Thursday, November 07, 2013

7-Nov-13: A principled effort to stop foreign aid being stolen? Probably not.

The Daily Express UK used the photo above to illustrate the grinding poverty
of Country X [Image Source]
The news item below is in the UK's headlines today.

We have concealed from the quoted text the identity of the country whose officials stole a million or so pounds to save everyone a little embarrassment. But in all other respects, it's a verbatim copy of a report from the web site of one of Britain's leading news channels.

Oh, and here's a suggestion. Before reading further, take a moment and click here to understand the vast scale on which scandalous corruption has been a factor in European foreign aid. And not only European, of course.

Done? Good. Now read on.
Foreign aid to "Country X" halted after officials steal £1.3m | By Macer Hall | Daily Express UK | Published: Thu, November 7, 2013 |
British ministers have axed foreign aid to "Country X"
The scheduled package of £37.5 million cash over two years is now to go directly to charities working with the country’s poor. It is the first time that Britain has cut grants to a government after corruption but the decision by Tory International Development Secretary Justine Greening is unlikely to placate opponents of overseas aid.
Ms Greening said: “Swift action by Britain and "Country X" ensured our funds were returned in full, but we cannot return to business as usual.”
The theft was detected by the XXX auditor general working with Whitehall officials.
Prime minister [name deleted] said security has been improved. “Police have undertaken extensive investigations in the affected ministries,” he said.
David Cameron has angered many voters by increasing foreign aid to nearly £12 billion a year while cutting other budgets.
Robert Oxley of the TaxPayers’ Alliance said: “Cancelling aid to a government after the fact simply isn’t good enough. Cash from taxpayers pockets has already ended up in the wrong hands.”
It's genuinely refreshing to see the stewards of taxpayers' money showing some spine. The role of auditors is critical when it comes to delivering funds that will be spent by petty officials operating far from the bright lights and checks and balances of European treasuries. Without their investigations, where would we be?

Now pause.

Country X, whose foreign aid has now been frozen by the Brits because of a miserable £1.3m, or roughly US $2 million, happens to be impoverished Uganda. We typed the words "Country X" into the excerpt above.

Why? Because we want readers to pause and think about the contrast in polite British circles (and not only British) between how ordinary fraud and corruption is viewed when it's done by powerless little states in Africa and when it's done by the certain other not-so-powerless statelets. Please read on.

Three weeks ago, a tiny bit of light was shone on the elaborate and ongoing shell game, involving a thousand times as much money (repeat: a thousand times as much money) as the sums that went missing in Uganda. That's money provided largely by European taxpayers including the British. Money, we should add, that goes into the pockets of some of the most hideous people a person would ever want to meet, and it's probably still going on. (We wrote about it recently, here).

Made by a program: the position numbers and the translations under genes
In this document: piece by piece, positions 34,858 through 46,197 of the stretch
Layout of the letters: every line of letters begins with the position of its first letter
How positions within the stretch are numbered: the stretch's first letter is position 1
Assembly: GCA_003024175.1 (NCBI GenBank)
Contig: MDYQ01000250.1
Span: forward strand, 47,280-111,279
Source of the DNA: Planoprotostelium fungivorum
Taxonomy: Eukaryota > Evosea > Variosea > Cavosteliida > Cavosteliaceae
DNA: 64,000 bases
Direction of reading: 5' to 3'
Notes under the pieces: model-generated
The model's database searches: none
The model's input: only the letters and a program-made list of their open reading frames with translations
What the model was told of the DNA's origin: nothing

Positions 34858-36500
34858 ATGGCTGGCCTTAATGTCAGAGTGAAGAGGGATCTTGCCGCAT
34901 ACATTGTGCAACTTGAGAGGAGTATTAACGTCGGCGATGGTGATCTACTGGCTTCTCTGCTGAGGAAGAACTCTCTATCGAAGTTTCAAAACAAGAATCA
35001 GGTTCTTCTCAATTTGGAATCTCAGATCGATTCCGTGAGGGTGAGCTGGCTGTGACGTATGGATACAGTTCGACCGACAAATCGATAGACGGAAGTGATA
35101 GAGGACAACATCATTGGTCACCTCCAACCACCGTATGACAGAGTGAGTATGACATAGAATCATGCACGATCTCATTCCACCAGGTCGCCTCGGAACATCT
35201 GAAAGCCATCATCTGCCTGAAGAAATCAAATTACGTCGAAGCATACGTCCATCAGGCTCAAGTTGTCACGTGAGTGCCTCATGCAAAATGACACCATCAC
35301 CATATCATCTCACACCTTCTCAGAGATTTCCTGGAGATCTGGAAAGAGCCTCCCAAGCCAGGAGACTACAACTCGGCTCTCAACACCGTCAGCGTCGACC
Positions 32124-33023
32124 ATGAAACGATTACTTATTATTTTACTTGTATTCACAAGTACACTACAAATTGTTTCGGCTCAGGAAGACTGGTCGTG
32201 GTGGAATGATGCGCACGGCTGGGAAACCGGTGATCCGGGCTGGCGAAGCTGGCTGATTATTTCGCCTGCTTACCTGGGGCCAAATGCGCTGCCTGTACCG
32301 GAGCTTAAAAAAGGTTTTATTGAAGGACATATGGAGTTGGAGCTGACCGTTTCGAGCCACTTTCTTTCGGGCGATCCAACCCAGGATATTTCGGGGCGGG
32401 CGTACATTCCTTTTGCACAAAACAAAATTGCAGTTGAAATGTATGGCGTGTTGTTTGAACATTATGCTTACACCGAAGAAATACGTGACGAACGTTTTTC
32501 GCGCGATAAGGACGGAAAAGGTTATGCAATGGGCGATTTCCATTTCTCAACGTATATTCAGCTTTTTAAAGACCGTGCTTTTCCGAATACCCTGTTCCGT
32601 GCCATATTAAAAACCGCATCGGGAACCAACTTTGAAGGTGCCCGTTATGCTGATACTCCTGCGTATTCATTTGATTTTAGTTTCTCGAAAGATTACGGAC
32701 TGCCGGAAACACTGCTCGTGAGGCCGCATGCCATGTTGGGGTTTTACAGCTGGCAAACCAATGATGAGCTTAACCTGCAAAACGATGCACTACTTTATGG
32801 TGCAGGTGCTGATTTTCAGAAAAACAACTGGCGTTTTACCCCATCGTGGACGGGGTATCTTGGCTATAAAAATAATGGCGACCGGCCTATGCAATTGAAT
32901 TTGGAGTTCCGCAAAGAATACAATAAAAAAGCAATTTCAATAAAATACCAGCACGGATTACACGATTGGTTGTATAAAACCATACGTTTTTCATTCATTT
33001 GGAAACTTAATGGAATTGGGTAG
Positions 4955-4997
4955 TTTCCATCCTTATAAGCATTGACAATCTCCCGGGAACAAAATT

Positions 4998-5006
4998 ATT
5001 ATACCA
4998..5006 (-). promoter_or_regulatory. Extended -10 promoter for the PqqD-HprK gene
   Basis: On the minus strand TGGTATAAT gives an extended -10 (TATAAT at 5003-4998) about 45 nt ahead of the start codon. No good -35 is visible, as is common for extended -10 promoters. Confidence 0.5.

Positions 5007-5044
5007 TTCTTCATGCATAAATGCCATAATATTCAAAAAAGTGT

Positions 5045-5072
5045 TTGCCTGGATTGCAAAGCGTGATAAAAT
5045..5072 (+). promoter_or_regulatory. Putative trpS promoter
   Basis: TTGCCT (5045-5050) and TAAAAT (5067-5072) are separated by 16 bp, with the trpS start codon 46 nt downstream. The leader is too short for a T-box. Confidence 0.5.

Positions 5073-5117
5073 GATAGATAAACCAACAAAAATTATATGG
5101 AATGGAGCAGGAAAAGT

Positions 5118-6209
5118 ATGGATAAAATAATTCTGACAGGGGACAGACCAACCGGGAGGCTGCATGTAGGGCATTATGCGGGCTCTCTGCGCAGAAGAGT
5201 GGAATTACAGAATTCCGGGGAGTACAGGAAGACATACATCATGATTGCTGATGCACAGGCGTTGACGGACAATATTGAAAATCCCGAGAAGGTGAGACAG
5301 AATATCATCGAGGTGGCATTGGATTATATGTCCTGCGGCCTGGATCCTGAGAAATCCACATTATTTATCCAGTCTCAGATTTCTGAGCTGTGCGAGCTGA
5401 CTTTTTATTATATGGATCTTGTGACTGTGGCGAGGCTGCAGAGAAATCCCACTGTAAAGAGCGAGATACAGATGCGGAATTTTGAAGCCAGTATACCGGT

Here's the news report from the October 13, 2013 edition of the London Times:
£1.95bn EU aid lost in PalestineTimes, London | Bojan Pancevski, Brussels | Published: 13 October 2013 | Billions of euros in European aid to the Palestinians may have been misspent, squandered or lost to corruption, according to a damning report by the European Court of Auditors, the Luxembourg-based watchdog. Brussels transferred more than £1.95bn to the occupied territories between 2008 and 2012 but had little control over how it was spent, the auditors say in an unpublished report seen by The Sunday Times. EU investigators who visited sites in Jerusalem, Gaza and the West Bank noted “significant shortcomings” in the management of funds sent to Gaza and the West Bank. Gaza is controlled by Hamas, which is classified as a terrorist organisation by the EU. A spokesman for the court declined to comment.
The passive language of that Times of London headline is outrageous, of course. Two billion pounds were lost? Was it mislaidOf course not. This is a story of massive malfeasance, as the article itself suggests. Its influence on active, ongoing terrorism and incitement to terror is clear to anyone who wants to see.

We personally contacted the European Court of Auditors in Luxembourg three weeks ago, and exchanged a flurry of emails with its press officer. It turns out (and we have not seen this reported anywhere else) that despite the confident language of the London Times reporter, the audit report into the colossal Palestinian scandal has in fact not been published. Other than to say that
A report touching on aid to the PA should be published toward the end of the year
the agency's lips are sealed about it for now. 

Everyone who pays the smallest attention to what is known about Arafat, Abbas and the Palestinian Authority understands that the taint and smell of financial impropriety hangs heavy in the air. Despite this, the last time an audit into EU funding of the Palestinians was done was... 13 years ago. Why? Good question.

We can hope there are no behind-the-scenes manipulations underway at this moment to minimize the political fallout of another Palestinian Arab foreign aid scandal. We're aware that stranger things have been known to happen in the past (see "9-Sep-13: Snouts and troughs"). 

Will the as-yet-unreleased report about billions having disappeared in the darkness of the Palestinian regime's private parts be buried or detoothed? Stay tuned.

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